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Rhea Chakraborty v. UOI (2020) - Offences under NDPS Act are Non-Bailable

R.S.Agrawal ,
  02 November 2020       Share Bookmark

Court :
Bombay High Court
Brief :
In the 70-page detailed order passed on October 7, 2020, while granting bail to the actress Rhea Chakraborty, Justice Sarang V. Kotwal, at the Bombay High Court, has devoted more than one-third portion of his order to discuss the aspect of the case, as to whether all the offences under the NDPS Act are non-bailable.
Citation :

In the 70-page detailed order passed on October 7, 2020, while granting bail to the actress Rhea Chakraborty, Justice Sarang V. Kotwal, at the Bombay High Court, has devoted more than one-third portion of his order to discuss the aspect of the case, as to whether all the offences under the NDPS Act are non-bailable.

In support of his contention that the offences involving small quantities are bailable, the applicant’s counsel Satish L. Maneshinde relied on a judgment of a Single Judge of this HC in the case – Stefan Mueller v. State of Maharashtra – 2010 SCC OnLine Bom 1974. In this case it was held that the offences involving small quantities of contraband were bailable offences. This judgment was relied on by a Delhi HC division bench.

In the Stefan Mueller’s case, the Single Judge Bench has observed that the heading or marginal note of section 37 reads as “offences to be cognizable and non-bailable”. However, the language of section 37 itself mentions that every offence punishable under this Act shall be cognizable, but, there is no such similar sentence mentioning that every offence punishable under the NDPS Act shall be non-bailable.

In cases of conflict between the plain language of the provisions and the meaning of the heading or title, the heading or title would not control the meaning which is clearly and plainly discernible from the language of the provision thereunder.

The Single Judge Bench has observed that since the Legislature has not declared specifically under section 37 that all the offences under the Act shall be non-bailable , the provisions of the Cr.P.C. are required to be looked into to find out whether the offences under the NDPS Act are bailable or not. The said Judge also pointed out that the classification under part-II of the Schedule to Cr.P.C. mentions that the offences in other laws are bailable if those are punishable with imprisonment for less than 3 years or with fine only.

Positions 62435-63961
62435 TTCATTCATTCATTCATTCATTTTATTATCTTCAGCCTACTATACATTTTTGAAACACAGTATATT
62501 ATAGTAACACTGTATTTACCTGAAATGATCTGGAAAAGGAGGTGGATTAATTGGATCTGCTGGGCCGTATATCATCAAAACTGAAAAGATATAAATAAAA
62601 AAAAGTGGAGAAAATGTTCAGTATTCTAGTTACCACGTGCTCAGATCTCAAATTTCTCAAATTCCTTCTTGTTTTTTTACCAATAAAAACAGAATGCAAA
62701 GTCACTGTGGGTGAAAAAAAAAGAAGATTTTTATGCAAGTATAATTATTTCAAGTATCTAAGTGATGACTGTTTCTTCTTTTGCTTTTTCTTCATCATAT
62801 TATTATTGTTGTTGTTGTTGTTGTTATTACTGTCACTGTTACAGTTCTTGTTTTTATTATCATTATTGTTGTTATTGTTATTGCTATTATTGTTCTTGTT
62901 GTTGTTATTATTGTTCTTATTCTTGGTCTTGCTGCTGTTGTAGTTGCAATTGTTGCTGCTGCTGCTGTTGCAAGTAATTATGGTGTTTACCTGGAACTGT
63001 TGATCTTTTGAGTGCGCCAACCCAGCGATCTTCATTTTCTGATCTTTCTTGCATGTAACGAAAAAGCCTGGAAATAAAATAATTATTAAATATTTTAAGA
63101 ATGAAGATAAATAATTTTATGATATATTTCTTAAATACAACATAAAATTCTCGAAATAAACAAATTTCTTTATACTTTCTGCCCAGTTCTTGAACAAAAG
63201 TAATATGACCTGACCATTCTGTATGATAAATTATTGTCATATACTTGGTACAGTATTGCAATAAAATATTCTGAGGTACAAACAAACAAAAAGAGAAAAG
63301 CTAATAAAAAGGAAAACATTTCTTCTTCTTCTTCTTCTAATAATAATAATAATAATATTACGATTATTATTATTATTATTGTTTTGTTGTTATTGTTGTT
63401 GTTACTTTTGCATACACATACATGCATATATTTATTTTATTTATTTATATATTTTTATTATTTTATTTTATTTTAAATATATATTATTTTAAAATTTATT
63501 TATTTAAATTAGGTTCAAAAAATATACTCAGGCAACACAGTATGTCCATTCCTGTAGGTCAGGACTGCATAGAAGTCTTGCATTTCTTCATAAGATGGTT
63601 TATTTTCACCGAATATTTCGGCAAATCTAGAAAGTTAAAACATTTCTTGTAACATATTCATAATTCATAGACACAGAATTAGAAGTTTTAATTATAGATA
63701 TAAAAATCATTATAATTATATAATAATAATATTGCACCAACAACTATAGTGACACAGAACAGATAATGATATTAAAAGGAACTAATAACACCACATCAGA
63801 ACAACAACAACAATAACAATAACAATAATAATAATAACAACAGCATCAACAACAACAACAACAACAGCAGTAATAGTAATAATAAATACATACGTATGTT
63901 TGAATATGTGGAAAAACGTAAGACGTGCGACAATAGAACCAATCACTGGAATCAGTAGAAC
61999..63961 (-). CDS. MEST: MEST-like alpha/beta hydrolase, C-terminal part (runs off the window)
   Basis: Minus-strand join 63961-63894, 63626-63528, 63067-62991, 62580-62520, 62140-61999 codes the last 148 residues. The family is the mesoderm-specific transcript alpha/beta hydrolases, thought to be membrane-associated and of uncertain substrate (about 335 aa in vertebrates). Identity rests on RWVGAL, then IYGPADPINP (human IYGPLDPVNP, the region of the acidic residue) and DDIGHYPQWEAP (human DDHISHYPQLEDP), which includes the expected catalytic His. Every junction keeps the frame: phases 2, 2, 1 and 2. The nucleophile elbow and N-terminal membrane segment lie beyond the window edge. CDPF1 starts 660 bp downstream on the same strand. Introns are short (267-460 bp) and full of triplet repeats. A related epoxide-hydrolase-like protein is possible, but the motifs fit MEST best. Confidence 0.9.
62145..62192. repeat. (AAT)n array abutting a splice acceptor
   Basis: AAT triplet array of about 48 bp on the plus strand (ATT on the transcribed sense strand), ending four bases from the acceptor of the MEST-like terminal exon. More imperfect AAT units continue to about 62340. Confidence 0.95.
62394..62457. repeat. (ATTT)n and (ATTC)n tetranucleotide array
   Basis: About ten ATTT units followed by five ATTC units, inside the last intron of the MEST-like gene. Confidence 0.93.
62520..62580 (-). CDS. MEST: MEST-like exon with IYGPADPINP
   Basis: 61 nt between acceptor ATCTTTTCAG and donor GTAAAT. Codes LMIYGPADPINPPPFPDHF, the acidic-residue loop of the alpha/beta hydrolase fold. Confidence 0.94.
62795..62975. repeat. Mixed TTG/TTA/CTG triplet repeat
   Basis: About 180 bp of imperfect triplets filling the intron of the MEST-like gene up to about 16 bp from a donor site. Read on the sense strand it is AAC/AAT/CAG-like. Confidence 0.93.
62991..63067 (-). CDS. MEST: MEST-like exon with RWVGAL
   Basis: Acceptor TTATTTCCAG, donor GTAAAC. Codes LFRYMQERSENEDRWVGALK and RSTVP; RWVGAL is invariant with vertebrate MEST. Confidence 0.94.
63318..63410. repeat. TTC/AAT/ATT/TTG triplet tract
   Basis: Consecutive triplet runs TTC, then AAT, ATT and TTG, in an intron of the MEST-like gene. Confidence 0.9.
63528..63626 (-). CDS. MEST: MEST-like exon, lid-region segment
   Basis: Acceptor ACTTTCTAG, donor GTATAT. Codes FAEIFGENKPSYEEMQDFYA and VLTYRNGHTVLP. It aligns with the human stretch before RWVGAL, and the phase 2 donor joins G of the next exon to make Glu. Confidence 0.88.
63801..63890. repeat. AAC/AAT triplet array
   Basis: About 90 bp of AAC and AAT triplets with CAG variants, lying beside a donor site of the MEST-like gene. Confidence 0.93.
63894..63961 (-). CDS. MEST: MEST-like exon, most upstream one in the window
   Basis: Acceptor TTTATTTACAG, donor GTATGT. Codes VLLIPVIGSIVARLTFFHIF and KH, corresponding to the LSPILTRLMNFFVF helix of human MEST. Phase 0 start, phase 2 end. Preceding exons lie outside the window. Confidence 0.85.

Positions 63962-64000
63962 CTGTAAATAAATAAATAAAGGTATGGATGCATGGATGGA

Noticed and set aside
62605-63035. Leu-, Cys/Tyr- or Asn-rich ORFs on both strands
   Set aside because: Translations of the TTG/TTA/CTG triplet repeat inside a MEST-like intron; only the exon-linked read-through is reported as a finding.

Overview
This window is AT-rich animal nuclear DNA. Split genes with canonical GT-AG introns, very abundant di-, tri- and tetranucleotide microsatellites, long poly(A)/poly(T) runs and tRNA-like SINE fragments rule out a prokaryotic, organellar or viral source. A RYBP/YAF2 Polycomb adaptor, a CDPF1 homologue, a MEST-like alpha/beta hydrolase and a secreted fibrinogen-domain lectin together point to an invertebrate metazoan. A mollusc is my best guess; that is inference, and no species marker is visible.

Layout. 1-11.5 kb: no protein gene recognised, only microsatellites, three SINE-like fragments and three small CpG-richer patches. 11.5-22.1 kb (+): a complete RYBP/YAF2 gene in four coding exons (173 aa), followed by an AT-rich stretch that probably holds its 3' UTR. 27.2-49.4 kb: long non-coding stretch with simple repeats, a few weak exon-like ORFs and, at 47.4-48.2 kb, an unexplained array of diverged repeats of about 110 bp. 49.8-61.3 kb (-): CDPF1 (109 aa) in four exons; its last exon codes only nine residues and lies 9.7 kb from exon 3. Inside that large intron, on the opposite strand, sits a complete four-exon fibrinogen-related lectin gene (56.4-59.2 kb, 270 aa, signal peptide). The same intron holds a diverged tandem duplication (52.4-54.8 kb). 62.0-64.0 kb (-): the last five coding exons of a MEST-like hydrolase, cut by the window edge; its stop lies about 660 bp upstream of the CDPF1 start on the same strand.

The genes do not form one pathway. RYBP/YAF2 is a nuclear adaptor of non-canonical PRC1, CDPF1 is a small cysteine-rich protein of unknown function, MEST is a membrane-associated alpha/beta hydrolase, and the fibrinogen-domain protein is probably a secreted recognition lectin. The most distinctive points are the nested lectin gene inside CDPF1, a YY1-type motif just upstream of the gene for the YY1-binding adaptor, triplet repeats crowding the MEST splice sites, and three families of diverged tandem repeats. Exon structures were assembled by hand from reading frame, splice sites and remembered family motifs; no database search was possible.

Therefore, according to the said Judge, since the offences involving small quantity of the contraband were punishable with sentences of less than 3 years, these offences would be bailable. In the same judgment, it was further held that in bailable offences, even conditions cannot be imposed on the accused in view of provisions of section 436 of Cr.P.C.

When the Act was brought in force in the year 1985, there was no mention in the Act itself as to whether the offences would be bailable or non-bailable. Therefore, obviously to consider this aspect, recourse needed to be taken to the provisions of Cr.P.C. that is Part II of its Schedule. It is important to be noted that the Act, as it stood then in 1985, section27 provided punishment for illegal possession in small quantity for personal consumption of a contraband and under that section the maximum punishment was one year. Similarly sections 26 and 31 provided lesser punishments. All the other offences, provided punishment of rigorous imprisonment for a term which was not less than 10 years. Thus, there were bailable as well as non-bailable offences mentioned under the NDPS Act in 1985, applying Part II of Schedule of Cr.P.C.